Poonam Chaudhary// It is a well-known fact that cultural and commercial intercourse existed between India and China since ancient times. It may however be noted here that Kashmir, the northernmost state of India played a major role in this commercial intercourse.
We also know that for external trade Kashmir was connected to central Asia via the silk route. The commodities like saffron, kutha (herb used for medicinal purposes), etc were in great demand in China . We have ample of refrences to prove that saffron was exported from Kashmir to China during third century B.C. and that Chinese monks used large quantities of saffron in the rituals connected with their daily worship.
Similar demand existed for Kutha also.trade with China was thus to some extent responsible for the flourishing economy of ancient Kashmir. However, the intercourse between China and Kashmir was not only commercial but cultural influences too flowed via the silk route.
Hieun tsang , the celebrated Chinese pilgrim is said to have visited the valley in 633A.D.to study Buddhism .Later Fahien and Itsing , the Chinese pilgrims came to India to know more about Buddhism. Hence, the importance of this study cannot be underestimated.
The trade and salt routes played an important role in stabilizing the economy of Jammu and kasmir state since ancient times. The routes acted not only as the channels for trade and commerce but also contributed in te promotion of culture and learning. Kashmir, the summer capital of the state of Jammu and Kashmir evolved as a cultural and intellectual center from ancient times and continued to be so at least till after the Mughal era, and it’s an atmosphere, which still pervades today. Jammu, the winter capital of the state too basked in the same atmosphere.
It would not be wrong to mention here that the state of Jammu and Kashmir in ancient times comprised not only the provinces of present day Jammu and Kashmir but also the regions like Bimber, Sialkot, Mirpur, Kotli, Muzzafrabad, etc, which are now under POK jurisdiction It may also be noted here that the region was so located that through out its history it remained strategically as well as economically very important, as through the region passed the main routes of cultural and commercial intercourse.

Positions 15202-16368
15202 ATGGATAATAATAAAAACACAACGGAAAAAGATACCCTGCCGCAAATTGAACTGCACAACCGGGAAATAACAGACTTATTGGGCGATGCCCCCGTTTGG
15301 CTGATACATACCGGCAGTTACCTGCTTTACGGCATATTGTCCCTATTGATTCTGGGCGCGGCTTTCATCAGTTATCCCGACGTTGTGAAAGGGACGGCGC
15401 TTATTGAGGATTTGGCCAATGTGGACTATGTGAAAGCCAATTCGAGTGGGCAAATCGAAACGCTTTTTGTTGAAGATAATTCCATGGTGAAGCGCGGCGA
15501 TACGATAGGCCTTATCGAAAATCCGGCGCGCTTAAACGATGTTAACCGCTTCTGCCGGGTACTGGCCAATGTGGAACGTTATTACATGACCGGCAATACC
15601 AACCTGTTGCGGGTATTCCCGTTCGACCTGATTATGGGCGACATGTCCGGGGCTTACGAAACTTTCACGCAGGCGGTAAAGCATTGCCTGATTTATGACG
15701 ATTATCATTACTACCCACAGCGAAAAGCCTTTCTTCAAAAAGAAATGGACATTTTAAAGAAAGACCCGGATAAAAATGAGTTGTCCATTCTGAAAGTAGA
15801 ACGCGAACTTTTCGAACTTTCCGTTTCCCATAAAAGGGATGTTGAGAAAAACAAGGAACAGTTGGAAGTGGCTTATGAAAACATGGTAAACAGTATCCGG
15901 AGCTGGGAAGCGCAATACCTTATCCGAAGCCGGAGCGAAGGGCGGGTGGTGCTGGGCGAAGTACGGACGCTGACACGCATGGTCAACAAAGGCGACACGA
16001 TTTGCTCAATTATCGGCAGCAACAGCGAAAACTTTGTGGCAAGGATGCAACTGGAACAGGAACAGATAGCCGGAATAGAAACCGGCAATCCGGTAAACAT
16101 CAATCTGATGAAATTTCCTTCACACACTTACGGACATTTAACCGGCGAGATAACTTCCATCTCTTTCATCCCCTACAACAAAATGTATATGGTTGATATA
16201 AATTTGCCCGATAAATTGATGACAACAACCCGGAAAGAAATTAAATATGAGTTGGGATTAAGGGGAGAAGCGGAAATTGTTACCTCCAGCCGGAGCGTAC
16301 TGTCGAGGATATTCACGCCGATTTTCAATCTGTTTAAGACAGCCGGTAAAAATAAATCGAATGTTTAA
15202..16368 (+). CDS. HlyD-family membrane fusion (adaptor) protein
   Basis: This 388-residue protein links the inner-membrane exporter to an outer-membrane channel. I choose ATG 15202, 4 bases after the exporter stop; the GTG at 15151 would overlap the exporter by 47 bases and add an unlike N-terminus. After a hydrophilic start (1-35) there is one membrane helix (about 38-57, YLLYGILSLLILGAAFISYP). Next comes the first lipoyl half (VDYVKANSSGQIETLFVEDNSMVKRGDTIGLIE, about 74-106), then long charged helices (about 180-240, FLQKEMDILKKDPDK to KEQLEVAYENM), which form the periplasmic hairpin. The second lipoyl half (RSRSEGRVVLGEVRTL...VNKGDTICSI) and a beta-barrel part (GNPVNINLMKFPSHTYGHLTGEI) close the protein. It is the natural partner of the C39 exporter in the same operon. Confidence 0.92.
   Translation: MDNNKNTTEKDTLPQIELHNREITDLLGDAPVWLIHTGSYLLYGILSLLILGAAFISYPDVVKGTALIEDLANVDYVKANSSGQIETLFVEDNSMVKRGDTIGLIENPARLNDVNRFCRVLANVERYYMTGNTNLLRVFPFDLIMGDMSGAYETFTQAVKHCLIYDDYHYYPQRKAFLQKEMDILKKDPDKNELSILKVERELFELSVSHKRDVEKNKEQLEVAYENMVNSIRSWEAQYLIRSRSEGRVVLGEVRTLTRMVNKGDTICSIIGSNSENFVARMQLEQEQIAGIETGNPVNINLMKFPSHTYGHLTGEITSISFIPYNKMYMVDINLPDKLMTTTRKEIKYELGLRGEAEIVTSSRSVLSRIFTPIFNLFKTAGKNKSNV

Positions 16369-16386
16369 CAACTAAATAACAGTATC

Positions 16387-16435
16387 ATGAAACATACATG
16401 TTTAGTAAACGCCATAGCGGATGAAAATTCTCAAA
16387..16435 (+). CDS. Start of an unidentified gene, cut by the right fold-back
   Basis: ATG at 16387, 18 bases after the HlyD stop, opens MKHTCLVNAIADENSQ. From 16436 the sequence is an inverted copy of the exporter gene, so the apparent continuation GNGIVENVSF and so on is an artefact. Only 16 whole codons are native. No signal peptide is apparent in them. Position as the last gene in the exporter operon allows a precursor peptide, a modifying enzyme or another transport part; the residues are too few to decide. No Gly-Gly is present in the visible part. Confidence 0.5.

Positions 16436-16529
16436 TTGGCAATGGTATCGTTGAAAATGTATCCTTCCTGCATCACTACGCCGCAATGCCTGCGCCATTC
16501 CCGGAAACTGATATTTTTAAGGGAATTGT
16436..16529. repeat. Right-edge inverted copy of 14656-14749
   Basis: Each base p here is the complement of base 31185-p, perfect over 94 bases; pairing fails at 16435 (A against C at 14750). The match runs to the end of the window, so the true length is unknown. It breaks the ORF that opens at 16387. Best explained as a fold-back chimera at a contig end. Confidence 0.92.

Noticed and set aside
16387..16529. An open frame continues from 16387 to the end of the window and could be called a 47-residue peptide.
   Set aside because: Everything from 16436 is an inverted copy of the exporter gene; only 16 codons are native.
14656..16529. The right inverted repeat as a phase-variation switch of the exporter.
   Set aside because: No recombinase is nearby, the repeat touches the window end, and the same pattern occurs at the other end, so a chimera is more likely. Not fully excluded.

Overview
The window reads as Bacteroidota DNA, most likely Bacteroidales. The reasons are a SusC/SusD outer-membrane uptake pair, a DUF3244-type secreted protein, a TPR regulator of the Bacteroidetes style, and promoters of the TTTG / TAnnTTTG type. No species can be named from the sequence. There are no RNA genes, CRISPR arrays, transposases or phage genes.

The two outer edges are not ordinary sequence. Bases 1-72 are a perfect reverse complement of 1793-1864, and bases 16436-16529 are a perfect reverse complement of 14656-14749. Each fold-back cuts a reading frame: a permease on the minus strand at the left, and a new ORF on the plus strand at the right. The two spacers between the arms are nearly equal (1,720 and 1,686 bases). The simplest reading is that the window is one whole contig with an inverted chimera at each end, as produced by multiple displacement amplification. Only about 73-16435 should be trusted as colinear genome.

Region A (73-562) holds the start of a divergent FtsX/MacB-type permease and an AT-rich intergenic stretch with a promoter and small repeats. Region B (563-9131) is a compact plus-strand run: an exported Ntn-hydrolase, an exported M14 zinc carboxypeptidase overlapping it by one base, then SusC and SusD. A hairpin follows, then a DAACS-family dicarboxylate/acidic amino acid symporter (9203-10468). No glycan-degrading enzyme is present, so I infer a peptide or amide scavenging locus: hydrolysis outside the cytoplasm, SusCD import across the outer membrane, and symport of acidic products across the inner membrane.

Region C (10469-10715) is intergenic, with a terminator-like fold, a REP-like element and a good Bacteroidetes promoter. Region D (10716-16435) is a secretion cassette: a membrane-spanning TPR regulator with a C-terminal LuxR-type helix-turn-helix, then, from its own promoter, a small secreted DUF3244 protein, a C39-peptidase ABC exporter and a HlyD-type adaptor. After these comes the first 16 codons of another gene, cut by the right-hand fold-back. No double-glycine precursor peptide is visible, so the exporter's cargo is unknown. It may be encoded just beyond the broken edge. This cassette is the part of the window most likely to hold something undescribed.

Due to this Kashmir since ancient times had flourishing trade based economy and hence was very well connected for external as well as internal trade. For external trade Kashmir was connected to Central Asia via the Silk route and with the western world through sea/ riverine routes.
Similarly for internal trade Kashmir was connected with the rest of Indian sub- continent through various land routes, which passed through different areas of the State, thereby enhancing the trade potentials of these areas.
Entire trade of the area was possible only because of the network of routes and which resulted in an expansion of commercial and cultural exchanges between Kashmir, China, Tibet, etc on one hand and on the other with rest of India. It was because of the lucrative trade that the entire region, comprising the modern state of Jammu and Kashmir, flourished.
These routes, which traversed the entire region of Jammu and Kashmir, acted as channels for transporting not only commercial commodities but also religious and cultural influences of the neighbouring areas into the region.
Looking at the population of the state on can easily have the glimpse of the cultural fusion, which took place in the areas along theses routes. One important example of this is the concentration of the Sikh community along these trade routes in the area of Poonch.
Similarly we have people who call themselves Mughals and trace their descent from them. A study of the cultural fusion which took place on these routes is an important part of the intangible heritage and is an interesting study.
An abstract from a conference Paper.
Poonam, Chaudhary l(2005) A study of cultural routes of Jammu Region. In: 15th ICOMOS General Assembly and International Symposium: ‘Monuments and sites in their setting – conserving cultural heritage in changing townscapes and landscapes’, 17 – 21 oct 2005, Xi’an, China.